In 1990, the Florida Legislature enacted Florida Statute 253.0325, which required the Department of Environmental Protection (DEP) to develop a computerized system for its state lands records. Specifically, this system was to contain records and documents for lands where the title was vested in the Board of Trustees (BOT). DEP, acting as staff for the BOT, contracted with a company to develop a mainframe-based land record system to address the statutory requirements. In 1999, the Board of Trustees Land-Document System (BTLDS) was modernized to take advantage of newer technologies and integration components.
In 2008, Senate Bill 542 amended Section 253.0325, F.S., to require DEP to include in its modernization of state lands records initiative all lands acquired by all agencies under the Florida Preservation 2000 Act (P-2000) pursuant to Section 259.101, F.S., or the Florida Forever (FF) Act pursuant to Section 259.105, F.S. This includes all land records beginning in 1990 to present, as well as any future land purchases involving P-2000 and FF funding. To determine the most effective approach to the 2008 amendments to s. 253.0325, F.S., DEP contracted with an outside vendor to conduct a BTLDS Feasibility Study, which resulted in a detailed Schedule IV-B. (The Schedule IV-B provides a basis for agreement among agency IT staff, program staff and executive management as well as Governor's Office of Policy & Budget (OPB) and the Legislature regarding resources and commitments needed for the project. Generally, the Schedule IV-B builds on analyses and information collected by the agency during the initial definition and planning stages of a project. It provides a framework to assess the costs, benefits, and risks of a proposed IT project.) It was determined that the Division of State Lands will become the clearinghouse for the data and will maintain the sole data repository for state-owned land information.
In December 2010, Senate Bill 1516 amended nine sections of Florida Statutes, which expanded the scope of the original computerized system for state lands to include facilities that were owned, leased, rented or otherwise occupied by any agency, judicial branch or water management district.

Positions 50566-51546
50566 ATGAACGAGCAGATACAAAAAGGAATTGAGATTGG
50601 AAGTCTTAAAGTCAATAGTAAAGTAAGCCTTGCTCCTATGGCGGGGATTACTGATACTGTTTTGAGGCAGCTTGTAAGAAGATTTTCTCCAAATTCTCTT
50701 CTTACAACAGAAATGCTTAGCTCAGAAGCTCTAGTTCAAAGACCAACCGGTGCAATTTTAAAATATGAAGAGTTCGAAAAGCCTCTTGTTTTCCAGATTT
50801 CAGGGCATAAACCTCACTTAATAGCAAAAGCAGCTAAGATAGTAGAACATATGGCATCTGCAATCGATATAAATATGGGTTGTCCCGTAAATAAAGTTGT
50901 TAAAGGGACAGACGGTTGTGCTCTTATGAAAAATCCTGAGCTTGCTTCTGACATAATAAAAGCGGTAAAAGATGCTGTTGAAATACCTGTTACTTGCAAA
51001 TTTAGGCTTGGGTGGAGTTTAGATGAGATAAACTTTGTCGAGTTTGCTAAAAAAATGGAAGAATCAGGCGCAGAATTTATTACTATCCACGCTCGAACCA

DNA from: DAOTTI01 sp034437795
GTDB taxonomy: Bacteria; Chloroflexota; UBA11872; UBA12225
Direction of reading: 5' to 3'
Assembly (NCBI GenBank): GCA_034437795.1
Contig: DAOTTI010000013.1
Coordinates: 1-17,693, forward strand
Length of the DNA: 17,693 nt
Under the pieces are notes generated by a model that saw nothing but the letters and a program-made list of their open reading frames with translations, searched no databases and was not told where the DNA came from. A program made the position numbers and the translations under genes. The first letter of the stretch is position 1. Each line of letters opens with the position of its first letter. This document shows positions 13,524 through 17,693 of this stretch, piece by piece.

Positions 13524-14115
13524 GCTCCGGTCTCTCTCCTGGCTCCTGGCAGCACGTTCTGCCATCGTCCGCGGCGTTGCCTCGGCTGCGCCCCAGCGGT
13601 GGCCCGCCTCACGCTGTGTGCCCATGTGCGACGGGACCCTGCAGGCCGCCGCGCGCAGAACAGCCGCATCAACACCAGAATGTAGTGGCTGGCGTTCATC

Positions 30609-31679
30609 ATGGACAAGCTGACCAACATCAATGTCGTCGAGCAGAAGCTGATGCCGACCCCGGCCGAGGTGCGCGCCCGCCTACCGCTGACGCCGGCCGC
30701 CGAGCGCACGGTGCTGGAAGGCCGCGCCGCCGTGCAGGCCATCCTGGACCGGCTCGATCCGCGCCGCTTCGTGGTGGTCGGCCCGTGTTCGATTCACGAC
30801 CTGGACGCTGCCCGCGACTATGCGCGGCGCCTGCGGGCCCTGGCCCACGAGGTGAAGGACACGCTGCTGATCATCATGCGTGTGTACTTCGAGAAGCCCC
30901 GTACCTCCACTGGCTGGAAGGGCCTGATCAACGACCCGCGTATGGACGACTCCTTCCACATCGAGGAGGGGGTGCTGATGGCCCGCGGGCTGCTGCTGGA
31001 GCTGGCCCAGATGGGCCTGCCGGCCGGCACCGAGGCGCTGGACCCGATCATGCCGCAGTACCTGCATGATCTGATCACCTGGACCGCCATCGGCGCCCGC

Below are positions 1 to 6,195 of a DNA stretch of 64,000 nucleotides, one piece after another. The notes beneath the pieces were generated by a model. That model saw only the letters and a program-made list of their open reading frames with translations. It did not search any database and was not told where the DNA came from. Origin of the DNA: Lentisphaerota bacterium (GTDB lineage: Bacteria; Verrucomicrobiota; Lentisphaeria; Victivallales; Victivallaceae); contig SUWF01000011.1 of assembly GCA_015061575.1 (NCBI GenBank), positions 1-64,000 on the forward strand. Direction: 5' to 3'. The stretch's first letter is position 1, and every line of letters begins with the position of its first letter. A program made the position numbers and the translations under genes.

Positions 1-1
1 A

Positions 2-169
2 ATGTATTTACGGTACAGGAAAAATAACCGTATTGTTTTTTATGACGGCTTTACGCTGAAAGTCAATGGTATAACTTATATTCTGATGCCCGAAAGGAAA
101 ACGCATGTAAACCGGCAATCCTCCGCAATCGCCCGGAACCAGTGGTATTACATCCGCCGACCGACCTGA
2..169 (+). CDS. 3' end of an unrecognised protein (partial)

In order to meet this requirement, DEP developed a system that allows agencies to enter and update their data through a web-based system. All state agencies, the judicial branch and water management districts will be required to submit pertinent land and facility data into the FL-SOLARIS system. In order to ensure the ability to meet legislative requirements, DEP will ensure the FL-SOLARIS system covers all state lands and facilities, not just P-2000 and FF funded lands. This includes lands that the state has fee interest in, and/or is a conservation easement acquired through a formal acquisition process for the purpose of protecting the land and not for regulatory purposes. Additionally, DMS and DEP shall develop and maintain an automated inventory of all facilities owned, leased, rented or otherwise occupied and maintained by state agencies, judicial branch and water management districts.
Through work sessions with DEP, the affected agencies, and an assessment of potential alternatives as detailed in the Schedule IV-B, DEP has elected to develop FL-SOLARIS to leverage DEP's existing infrastructure, technology, tools and systems. In addition, this solution could be leveraged by DEP in its longer-term need to replace the BTLDS system with modern technologies. Additionally, the Board of Trustees will be responsible for maintaining the public land inventory from the county taxroll data submitted by either the Department of Revenue or the counties.
April 11, 2018 - 1:29pm
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The Florida Department of Environmental Protection is the state’s lead agency for environmental management and stewardship – protecting our air, water and land. The vision of the Florida Department of Environmental Protection is to create strong community partnerships, safeguard Florida’s natural resources and enhance its ecosystems.